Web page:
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A Case Study of the Philadelphia Sugar-Sweetened Beverage Tax Policymaking Process

Implications for Policy Development and Advocacy

Purtle, Jonathan DrPH, MSc; Langellier, Brent PhD, MA; Lê-Scherban, Félice PhD, MPH

Journal of Public Health Management and Practice: January/February 2018 - Volume 24 - Issue 1 - p 4–8
doi: 10.1097/PHH.0000000000000563
Research Reports: Research Full Report

Context: Policymakers are increasingly proposing sugar-sweetened beverage (SSB) taxes as an evidence-based strategy to reduce chronic disease risk; and local health departments (LHDs) are well-positioned to play a role in SSB policy development and advocacy. However, most SSB tax proposals fail to become law and limited empiric guidance exists to inform advocacy efforts. In June 2016, Philadelphia, Pennsylvania, passed an SSB tax.

Objective: To identify features of the Philadelphia SSB tax policymaking process that contributed to the proposal's passage.

Design: Qualitative case study. Semistructured interviews were conducted with key informants closely involved with the policymaking process. Interviews were audio-recorded and transcribed. Local news media about the SSB tax proposal were analyzed to triangulate interview findings. Analysis was conducted in NVivo 10 using inductive qualitative content analysis.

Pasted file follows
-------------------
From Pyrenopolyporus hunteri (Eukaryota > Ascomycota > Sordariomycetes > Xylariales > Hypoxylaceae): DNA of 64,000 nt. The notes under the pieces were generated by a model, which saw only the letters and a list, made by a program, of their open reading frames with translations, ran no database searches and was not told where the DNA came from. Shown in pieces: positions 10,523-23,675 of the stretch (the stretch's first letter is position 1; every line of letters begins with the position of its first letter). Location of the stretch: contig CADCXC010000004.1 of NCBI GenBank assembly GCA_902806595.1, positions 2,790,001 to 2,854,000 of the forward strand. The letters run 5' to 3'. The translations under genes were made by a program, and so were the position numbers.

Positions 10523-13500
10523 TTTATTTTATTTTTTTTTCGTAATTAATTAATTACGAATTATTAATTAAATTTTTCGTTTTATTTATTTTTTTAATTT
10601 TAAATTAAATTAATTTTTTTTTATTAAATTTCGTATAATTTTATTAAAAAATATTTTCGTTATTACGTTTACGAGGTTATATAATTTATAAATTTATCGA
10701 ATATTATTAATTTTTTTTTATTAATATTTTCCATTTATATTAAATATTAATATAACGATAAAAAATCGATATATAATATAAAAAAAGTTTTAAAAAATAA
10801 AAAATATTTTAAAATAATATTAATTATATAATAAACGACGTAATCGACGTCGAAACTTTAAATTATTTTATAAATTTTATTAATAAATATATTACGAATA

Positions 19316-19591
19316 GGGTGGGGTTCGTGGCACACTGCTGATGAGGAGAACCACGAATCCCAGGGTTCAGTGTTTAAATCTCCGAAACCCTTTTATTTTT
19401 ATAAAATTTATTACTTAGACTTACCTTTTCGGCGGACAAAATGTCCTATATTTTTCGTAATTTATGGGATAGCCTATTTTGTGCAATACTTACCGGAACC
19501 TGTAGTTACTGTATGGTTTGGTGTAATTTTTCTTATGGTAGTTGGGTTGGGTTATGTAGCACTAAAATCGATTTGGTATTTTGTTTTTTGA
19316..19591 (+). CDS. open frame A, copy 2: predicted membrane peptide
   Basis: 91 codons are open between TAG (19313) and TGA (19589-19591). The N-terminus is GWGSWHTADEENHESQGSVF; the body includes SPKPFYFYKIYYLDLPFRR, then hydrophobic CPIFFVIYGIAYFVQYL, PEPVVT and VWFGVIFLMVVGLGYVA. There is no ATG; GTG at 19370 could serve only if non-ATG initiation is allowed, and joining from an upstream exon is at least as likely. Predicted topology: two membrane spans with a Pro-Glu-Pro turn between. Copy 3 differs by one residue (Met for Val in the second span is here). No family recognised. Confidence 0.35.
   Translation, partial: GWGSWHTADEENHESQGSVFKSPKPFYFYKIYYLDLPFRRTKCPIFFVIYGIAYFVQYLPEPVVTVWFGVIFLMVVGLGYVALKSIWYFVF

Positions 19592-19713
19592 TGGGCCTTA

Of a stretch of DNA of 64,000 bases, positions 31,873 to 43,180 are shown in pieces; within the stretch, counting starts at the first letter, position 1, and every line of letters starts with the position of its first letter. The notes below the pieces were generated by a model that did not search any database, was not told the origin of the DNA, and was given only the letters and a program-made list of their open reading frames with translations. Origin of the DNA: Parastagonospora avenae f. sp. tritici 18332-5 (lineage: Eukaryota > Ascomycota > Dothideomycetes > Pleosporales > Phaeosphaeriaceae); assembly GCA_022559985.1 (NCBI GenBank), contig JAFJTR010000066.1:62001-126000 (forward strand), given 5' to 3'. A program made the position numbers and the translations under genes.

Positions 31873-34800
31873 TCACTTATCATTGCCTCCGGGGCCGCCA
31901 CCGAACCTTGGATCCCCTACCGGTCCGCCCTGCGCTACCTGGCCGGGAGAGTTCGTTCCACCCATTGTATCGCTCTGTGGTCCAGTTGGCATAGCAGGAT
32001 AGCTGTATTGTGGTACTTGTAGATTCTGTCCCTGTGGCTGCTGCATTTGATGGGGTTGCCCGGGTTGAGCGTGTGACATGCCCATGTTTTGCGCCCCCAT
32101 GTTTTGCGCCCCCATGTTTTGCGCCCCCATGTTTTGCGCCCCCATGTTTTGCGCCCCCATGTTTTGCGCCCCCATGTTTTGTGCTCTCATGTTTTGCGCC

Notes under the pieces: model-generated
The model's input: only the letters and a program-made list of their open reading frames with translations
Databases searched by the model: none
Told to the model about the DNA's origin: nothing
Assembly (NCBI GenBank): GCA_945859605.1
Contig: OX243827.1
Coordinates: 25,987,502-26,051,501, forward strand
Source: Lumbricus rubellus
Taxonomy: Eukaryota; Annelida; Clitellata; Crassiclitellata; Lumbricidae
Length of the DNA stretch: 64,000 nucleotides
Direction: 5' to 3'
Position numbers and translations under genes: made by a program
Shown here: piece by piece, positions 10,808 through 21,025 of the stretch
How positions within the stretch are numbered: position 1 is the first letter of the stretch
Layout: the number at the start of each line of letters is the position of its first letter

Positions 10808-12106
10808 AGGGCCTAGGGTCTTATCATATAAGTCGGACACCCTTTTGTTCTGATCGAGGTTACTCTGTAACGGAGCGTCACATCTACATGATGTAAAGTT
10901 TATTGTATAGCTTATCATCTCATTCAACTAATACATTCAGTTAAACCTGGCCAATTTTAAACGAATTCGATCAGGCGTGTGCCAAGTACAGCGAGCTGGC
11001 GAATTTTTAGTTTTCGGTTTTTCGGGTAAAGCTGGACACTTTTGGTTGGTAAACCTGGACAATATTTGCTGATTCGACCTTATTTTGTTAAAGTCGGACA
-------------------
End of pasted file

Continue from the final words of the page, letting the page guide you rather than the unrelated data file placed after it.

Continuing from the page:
Setting: Philadelphia, Pennsylvania, during the SSB tax policymaking in process.

Participants: Nine key informants (2 city councilpersons, 4 city agency officials, 1 community-based advocate, 1 news reporter, and 1 researcher).

Results: The Philadelphia SSB tax proposal was introduced with the explicit goal of financing universal prekindergarten and deliberately not framed as a health intervention. This framing shifted contentious debates about government involvement in individual behavior toward discussions about how to finance universal prekindergarten, a goal for which broad support existed. The LHD played an important role in communicating research evidence about potential health benefits of the SSB tax proposal at the end of the policymaking process.

Conclusions: During local SSB tax policy development processes, LHD officials and other advocates should encourage policymakers to design SSB tax policies so that revenue is directed toward community investments for which broad public support exists. When communicating with policymakers and the public, LHDs should consider emphasizing how SSB tax revenue will be used in addition to presenting evidence about the potential health benefits of the SSB tax at the local level.

Departments of Health Management & Policy (Drs Purtle and Langellier) and Epidemiology & Biostatistics (Dr Lê-Scherban), Drexel University Dornsife School of Public Health, Philadelphia, Pennsylvania.

Correspondence: Jonathan Purtle, DrPH, MSc, Department of Health Management & Policy, Drexel University Dornsife School of Public Health, 3215 Market St, Philadelphia, PA 19104 (

The authors declare no conflicts of interest.

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